Loggerhead Shrike – on ocotillo plant, Big Bend National Park.

Ruby-throated Hummingbird - female- at Far Flung Outdoor Center, Study Butte, Texas.

Ruby-throated Hummingbird – female- at Far Flung Outdoor Center, Study Butte, Texas.

Cactus Wren - at Far Flung Outdoor Center, Study Butte, Texas.

Cactus Wren – at Far Flung Outdoor Center, Study Butte, Texas.

Cactus Wren on Prickly Pear cactus, Far Flung Outdoor Center, Study Butte, Texas.

Cactus Wren on Prickly Pear cactus, Far Flung Outdoor Center, Study Butte, Texas.

I hope you enjoyed the photos as much as I enjoyed obtainng them.  Click on any image to see an enlargement.  More photos coming in future posts.

Scenes from the Big Bend


In the photos for this post, I wasn’t going after asthetically perfection.  These are just a few images from the area that I thought you would enjoy.  They are snap shots of a desolate, remote part of TexasTerlingua Ghost Town and Study Butte are really one and the same.  Two remote desert communities that run together with no visible boundary.  Just a few hundred people inhabit the area.  But having said that, they do have a school, bank, church, medical clinic, etc.  Personally, I love the area for what it is.  A place to go and just lay back and forget your troubles.

One distinct thing about the place.  You can drive around and see things of unusual nature.  You wonder where they came from, what possessed people to come up with things.  You never know what you will see around the next bend in the road.

Old ghost town ruins

Old ghost town ruins

Old ruins near Study Butte

Remnants of another time, a bygone era.  In the early 1900s a mercury, or quicksilver mine existed in the area.  Today all that is left is ruins of old buildings, piles of slag once removed from the ore, and signs of rusting equipment scattered here and there.

Terlingua ghost town sculpture

This is the result of some enterprising sculptor being creative in the desert.  In and around the Terlingua Ghost Town are small art studios or galleries.  I use those terms loosely, as many of the artists just moved into some of the adobe ruins, or an old van and done some renovation.  I don’t know what the above sculpture above represents.  Perhaps, a dragon-fly with it’s 6-foot wingspan,  or a giant mosquito, of which there are very few in the desert, or maybe just an imaginery bug.  Anyway, it is just planted there in the sand.

An abandoned home??

This is an old abandon house trailer and pickup truck.  They are still attached together.  They both need a little work.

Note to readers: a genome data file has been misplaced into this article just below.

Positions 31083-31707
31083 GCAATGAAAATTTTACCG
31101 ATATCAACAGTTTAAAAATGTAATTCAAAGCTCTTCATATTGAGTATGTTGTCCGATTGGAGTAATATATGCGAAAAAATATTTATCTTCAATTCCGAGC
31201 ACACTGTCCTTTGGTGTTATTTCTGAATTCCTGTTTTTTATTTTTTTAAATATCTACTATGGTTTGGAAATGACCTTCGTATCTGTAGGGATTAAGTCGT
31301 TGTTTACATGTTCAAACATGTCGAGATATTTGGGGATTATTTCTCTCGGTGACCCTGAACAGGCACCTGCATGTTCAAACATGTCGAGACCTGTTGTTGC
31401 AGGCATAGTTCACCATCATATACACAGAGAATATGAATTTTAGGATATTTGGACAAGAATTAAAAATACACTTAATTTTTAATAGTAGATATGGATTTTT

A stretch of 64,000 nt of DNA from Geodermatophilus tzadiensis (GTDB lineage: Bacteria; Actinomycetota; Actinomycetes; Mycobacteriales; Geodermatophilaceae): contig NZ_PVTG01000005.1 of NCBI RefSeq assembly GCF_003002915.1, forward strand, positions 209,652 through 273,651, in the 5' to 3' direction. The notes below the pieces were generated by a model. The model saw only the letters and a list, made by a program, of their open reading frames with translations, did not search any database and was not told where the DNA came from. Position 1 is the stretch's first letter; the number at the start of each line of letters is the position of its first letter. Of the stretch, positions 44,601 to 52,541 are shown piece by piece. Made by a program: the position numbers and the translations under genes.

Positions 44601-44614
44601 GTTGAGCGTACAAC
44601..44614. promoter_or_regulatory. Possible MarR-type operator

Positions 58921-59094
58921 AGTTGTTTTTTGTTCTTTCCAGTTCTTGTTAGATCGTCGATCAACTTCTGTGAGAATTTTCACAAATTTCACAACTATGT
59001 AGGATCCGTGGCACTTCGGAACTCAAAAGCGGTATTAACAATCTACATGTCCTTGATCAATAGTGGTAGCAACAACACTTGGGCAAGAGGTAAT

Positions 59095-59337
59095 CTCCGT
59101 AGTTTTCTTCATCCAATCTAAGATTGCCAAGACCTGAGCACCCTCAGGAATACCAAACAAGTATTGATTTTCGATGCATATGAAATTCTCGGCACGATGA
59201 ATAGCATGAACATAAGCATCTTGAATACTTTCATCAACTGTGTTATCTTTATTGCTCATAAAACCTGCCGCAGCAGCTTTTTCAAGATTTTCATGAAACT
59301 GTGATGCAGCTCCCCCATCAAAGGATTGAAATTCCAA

Red-tailed Hawk

A Red-tailed Hawk flies overhead.

Desert Sotol

A familiar sight in the desert.  The sotol standing vigil with the gap of the Santa Elena Canyon in the far distance.

Balanced Rock at the Hoodoos

Along Highway 170, by the Rio Grande River, there is an area of eroded formations called the Hoodoos.  This 10-foot diameter balanced rock looks like it is nearly ready to fall into the river.  Look carefully and you can see daylight underneath.

Passing Wind

Don’t ask.  I have no idea what it is supposed to be either.  There are sails furled on those masts.  To the right is an old conning tower from a submarine. (or maybe a replica).  A large number 643 painted on the side.  There is a camper trailer parked to the side.  I have never seen an individual on the premises.  It is located on the road that passes by the Terlingua ghost town.

Terlingua Ghost Town cemetery

This old cemetery at the Terlingua ghost town has grave sites dating back to during the 1800s.  It is still in use today.

Greater Roadrunner

A Greater Roadrunner, or chapparal, on a rare patch of grass.  He doesn’t seem to know what is going on either.  Time to move on.

I hope you enjoyed this selection of photos from far southwest Texas.  Click on any image to see an enlargement.  For more photos from the Big Bend and other images, click on my Flickr logo on right side of this page.

Great Egret (Ardea alba)


Great Egret

The Great Egret (Ardea alba) and the Snowy Egret (Egretta thula) are the two that are seen most of the time around our area.  However you may come across flocks of Cattle Egrets also.  The Great Egret is the largest of the three.  It has an orange or yellowish beak and black legs, where the Snowy Egret has a blackish beak and black legs.  The Snowy is also quite a bit smaller.

The Cattle Egret (Bubulcus ibis) is a shorter, stubbier bird.  It is found in

Great Egret

 upland habitats and near livestock, where the can get the insects off cattle, etc.  Hence the name.  I have come across flocks of the Cattle Egrets in the desert of Big Bend National Park.  Probably on a migation route. 

Two years ago on one of my trips to the Big Bend, as we were entering the park from the west near Study Butte, we pulled up to the kiosk where you pay your entrance fee to the park.  Lo and behold, there were two Cattle Egrets and one Yellow-headed Blackbird sitting the roof.  I pulled to the side of the road immediately.  The Egrets flew to a nearby Ocotilla and I was able to get some very nice photos.